15

The record further demonstrates that the finding of fact by the trial court that the directors were not negligent is also supported by the evidence. The directors' examinations were made regularly and in accordance with good practice, and the fact that these examinations did not disclose the fraud did not constitute negligence under the circumstances as demonstrated by the examiners' failure to find the fraud. See Hughes v. Reed, 46 F.2d 435 (10th Cir.). Also Swingle and the other officers who had knowledge of Swingle's cycling of checks were the only regular employees or officers of the bank who were also directors, and they participated in and directed the examinations in a manner to prevent knowledge by the other directors of the devices used by Swingle.

16

The appellant also asserts that the directors should have had knowledge of the fraud by reason of the records of the bank itself, but there is no merit in this position in view of the nature of the action and the nature of the fraud concerned.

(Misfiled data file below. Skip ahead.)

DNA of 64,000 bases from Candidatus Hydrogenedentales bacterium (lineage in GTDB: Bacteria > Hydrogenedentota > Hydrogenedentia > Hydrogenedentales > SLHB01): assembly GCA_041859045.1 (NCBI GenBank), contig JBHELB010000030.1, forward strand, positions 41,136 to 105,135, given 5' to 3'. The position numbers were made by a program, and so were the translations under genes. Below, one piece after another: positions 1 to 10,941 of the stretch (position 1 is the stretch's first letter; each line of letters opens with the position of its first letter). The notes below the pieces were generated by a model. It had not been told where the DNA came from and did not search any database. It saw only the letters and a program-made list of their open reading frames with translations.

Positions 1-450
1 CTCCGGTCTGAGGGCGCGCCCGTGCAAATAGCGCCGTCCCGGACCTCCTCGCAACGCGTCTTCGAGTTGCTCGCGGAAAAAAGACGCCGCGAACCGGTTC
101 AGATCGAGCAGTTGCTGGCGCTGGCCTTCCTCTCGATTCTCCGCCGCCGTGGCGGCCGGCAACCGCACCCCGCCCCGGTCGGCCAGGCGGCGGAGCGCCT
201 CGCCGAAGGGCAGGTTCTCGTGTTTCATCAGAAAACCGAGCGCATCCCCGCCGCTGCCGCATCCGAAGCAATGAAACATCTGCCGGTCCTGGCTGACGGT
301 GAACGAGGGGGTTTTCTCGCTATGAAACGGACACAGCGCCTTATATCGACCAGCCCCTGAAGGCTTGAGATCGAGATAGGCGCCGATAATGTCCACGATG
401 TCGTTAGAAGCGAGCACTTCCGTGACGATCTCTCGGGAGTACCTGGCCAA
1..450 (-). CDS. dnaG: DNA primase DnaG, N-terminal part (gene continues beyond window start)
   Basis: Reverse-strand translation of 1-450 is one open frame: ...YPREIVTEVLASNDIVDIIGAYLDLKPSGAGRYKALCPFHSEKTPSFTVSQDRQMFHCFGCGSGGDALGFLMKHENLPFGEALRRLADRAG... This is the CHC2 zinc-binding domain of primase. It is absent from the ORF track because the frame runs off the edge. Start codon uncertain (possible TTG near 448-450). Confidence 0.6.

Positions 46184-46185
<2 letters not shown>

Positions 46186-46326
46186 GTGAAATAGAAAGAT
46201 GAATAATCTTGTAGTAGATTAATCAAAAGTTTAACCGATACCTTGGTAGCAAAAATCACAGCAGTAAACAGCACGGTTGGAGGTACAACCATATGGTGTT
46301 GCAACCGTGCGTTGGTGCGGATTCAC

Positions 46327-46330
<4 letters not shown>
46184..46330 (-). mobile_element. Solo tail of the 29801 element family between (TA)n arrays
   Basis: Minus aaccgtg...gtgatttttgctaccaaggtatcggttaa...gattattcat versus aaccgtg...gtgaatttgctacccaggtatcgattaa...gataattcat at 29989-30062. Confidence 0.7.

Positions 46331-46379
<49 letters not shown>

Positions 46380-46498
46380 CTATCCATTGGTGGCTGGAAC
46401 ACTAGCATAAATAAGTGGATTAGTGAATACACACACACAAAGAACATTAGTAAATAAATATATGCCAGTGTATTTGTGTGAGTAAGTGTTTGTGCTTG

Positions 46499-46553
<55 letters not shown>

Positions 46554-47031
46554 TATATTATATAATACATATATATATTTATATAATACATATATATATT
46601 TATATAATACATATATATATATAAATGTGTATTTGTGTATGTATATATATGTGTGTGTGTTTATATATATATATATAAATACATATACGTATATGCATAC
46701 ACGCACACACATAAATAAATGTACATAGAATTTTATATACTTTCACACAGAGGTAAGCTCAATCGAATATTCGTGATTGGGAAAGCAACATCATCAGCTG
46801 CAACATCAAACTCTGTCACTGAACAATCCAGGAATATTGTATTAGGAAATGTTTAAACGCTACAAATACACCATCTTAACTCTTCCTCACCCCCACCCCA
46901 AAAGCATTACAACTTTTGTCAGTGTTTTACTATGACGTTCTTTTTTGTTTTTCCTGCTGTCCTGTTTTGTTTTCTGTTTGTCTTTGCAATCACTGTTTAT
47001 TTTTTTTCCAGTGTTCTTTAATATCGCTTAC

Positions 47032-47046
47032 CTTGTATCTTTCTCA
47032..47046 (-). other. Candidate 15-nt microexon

17

We also find the contention of the appellant that the acts of the bank released the bonding company to be without merit. This argument relates to the participation in the bankruptcy of one of the customers whose account is concerned. This participation relates to the attempt by the bank to recover on what security and assets of the customer were available and cannot constitute an act which would in any way release the bonding company.

18

We agree with the district court that the losses occurred, that the policies covered the losses, and that the directors were without prior notice. The judgment of the trial court as entered was proper, including the interest as allowed. Phoenix Ins. Co. v. Diffie, 270 P.2d 634 (Okl.).

19

Affirmed.